Just as for some general laws of physics, there is nothing inherently time-asymmetric about generic random mutation and selection. So there should be nothing particularly special about evolving back in history versus forward. The only thing that would be "special" about going back is that you can (potentially) know which way you had come, so you can see if the steps can be retraced, as Bridgham et al (2009) did. However, the huge roadblock that the authors discovered for one homologous protein converting to another by Darwinian processes did not have to be in the past -- the roadblock could as easily have been in the future. If the GR-like protein had come first in history, then no MR-like protein would likely have arisen by Darwinian means. In that case, however, there would have been no question even raised by investigators about the reversibility of that evolutionary path, because the "path" would not exist -- it would have been blocked at the start, in the forward direction. Questions do not arise about hypothetical pathways that would have to pass through brick walls.
The old, organismal, time-asymmetric Dollo's law supposedly blocked off just the past to Darwinian processes, for arbitrary reasons. A Dollo's law in the molecular sense of Bridgham et al (2009), however, is time-symmetric. A time-symmetric law will substantially block both the past and the future, for well-understood reasons: Natural selection fits a protein to a current, not any future (nor any previous), task; thus it tends strongly to restrict other potential structures/functions. The very same considerations ("shifts in protein structure-function relations", "epistatically interacting substitutions", and so on) that frustrate the reacquisition of complex molecular features will tend strongly to stymie their acquisition in the first place, because no potential protein component would ever be without a prior history of selection. A time-symmetric Dollo's law turns the notion of "pre-adaptation" on its head. The law instead predicts something like "pre-sequestration", where proteins that are currently being used for one complex purpose are very unlikely to be available for either reversion to past functions or future alternative uses.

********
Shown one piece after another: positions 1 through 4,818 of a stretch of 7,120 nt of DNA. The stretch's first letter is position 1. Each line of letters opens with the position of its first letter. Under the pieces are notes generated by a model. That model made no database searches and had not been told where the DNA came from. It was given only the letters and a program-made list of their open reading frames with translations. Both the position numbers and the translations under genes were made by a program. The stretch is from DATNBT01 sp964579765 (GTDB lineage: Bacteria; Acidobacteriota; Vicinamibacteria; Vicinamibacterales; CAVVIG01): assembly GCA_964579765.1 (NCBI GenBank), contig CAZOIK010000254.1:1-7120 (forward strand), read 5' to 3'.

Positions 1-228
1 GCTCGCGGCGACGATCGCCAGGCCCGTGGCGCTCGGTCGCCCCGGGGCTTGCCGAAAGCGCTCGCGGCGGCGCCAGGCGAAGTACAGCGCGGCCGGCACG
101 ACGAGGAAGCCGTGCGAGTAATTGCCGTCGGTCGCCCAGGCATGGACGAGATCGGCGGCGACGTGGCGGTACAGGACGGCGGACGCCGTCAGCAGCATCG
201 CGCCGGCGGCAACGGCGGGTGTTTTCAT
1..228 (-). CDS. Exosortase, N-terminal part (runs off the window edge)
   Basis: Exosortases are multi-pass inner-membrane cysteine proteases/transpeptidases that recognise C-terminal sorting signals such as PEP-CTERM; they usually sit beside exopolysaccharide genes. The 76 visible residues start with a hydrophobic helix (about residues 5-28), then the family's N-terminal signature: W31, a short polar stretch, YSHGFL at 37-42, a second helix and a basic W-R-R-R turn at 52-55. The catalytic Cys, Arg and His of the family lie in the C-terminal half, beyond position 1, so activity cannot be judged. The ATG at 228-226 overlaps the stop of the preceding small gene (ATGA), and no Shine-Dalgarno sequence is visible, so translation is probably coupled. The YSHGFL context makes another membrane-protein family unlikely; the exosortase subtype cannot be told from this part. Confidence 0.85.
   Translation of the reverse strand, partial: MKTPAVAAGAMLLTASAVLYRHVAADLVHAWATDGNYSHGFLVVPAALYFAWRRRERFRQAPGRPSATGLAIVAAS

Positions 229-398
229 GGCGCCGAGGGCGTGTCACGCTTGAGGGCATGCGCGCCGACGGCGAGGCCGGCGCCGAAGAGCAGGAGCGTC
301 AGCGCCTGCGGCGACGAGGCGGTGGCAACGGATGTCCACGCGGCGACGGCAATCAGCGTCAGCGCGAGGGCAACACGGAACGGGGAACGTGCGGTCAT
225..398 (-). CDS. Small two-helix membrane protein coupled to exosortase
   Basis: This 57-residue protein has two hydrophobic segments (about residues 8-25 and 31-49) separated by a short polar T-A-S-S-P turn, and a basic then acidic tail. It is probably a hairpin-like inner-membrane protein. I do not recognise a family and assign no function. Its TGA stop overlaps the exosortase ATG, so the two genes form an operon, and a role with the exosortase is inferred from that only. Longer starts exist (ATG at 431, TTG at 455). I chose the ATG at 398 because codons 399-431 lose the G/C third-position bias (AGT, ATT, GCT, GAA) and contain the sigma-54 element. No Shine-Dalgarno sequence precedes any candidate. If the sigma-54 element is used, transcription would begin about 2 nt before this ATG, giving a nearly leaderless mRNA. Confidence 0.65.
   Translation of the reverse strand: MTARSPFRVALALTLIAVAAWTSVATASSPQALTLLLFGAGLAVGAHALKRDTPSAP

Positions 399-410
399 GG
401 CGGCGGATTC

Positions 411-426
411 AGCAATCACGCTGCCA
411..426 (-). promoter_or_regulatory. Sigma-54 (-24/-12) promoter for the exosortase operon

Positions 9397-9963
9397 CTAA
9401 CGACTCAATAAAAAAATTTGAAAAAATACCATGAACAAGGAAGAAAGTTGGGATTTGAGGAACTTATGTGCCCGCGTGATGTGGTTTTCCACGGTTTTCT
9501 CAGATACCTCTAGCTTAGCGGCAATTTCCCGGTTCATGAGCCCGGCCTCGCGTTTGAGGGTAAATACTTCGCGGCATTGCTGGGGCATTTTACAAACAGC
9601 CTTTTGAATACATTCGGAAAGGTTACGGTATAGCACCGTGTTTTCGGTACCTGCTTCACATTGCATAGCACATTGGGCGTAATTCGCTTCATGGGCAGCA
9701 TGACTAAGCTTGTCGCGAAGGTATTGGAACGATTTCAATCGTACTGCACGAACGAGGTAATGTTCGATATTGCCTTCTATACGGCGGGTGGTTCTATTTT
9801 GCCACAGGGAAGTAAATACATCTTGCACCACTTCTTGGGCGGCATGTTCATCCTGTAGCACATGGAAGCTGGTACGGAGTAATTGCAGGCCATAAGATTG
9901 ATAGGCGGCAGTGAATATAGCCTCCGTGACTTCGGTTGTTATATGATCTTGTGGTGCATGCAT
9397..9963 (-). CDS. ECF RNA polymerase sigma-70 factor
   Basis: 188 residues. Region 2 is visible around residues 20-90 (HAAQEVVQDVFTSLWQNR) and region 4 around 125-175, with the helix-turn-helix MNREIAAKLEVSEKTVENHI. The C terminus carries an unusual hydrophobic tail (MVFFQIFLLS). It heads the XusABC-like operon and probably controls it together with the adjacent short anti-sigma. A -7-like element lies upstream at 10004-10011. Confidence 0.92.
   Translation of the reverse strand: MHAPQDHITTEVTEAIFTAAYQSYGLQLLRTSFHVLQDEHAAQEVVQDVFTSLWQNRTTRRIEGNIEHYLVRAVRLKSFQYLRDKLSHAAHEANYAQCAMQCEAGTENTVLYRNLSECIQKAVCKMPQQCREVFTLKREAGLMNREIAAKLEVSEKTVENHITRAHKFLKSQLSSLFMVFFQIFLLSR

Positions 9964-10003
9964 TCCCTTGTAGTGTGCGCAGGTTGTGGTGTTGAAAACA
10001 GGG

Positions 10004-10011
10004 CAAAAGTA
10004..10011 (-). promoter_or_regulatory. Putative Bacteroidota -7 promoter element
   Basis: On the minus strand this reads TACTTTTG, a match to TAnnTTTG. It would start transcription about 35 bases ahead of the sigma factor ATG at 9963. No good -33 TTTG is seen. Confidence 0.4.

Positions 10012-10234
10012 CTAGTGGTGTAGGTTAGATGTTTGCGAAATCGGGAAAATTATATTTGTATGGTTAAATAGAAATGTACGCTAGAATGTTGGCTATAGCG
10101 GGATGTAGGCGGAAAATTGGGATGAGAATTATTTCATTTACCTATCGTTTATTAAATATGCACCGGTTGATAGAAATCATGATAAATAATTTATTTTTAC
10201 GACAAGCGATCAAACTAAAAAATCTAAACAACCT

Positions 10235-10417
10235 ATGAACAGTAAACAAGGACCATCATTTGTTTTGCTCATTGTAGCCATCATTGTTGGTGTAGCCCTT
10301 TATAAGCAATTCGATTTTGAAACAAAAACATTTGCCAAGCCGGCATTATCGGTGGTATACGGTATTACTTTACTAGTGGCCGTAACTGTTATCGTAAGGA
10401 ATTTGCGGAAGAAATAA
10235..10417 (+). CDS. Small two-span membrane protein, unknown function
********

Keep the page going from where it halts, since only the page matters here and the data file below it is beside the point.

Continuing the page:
Yet here we are, with complex life all around us and in us. If a time-symmetric Dollo's law were really such a big roadblock, how did life come to be? Here is where their Darwinian framework most seriously blinkers their vision. Bridgham et al (2009) aimed to test "the importance of contingency and determinism in evolution". But chance and necessity are not the only things that exist. There are also mind and plan. In fact, in their own work the authors themselves reconstructed the ancestral protein from the descendant protein, easily overcoming the hurdle that they realized would block a Darwinian process. Their own minds directed events that chance and necessity never could.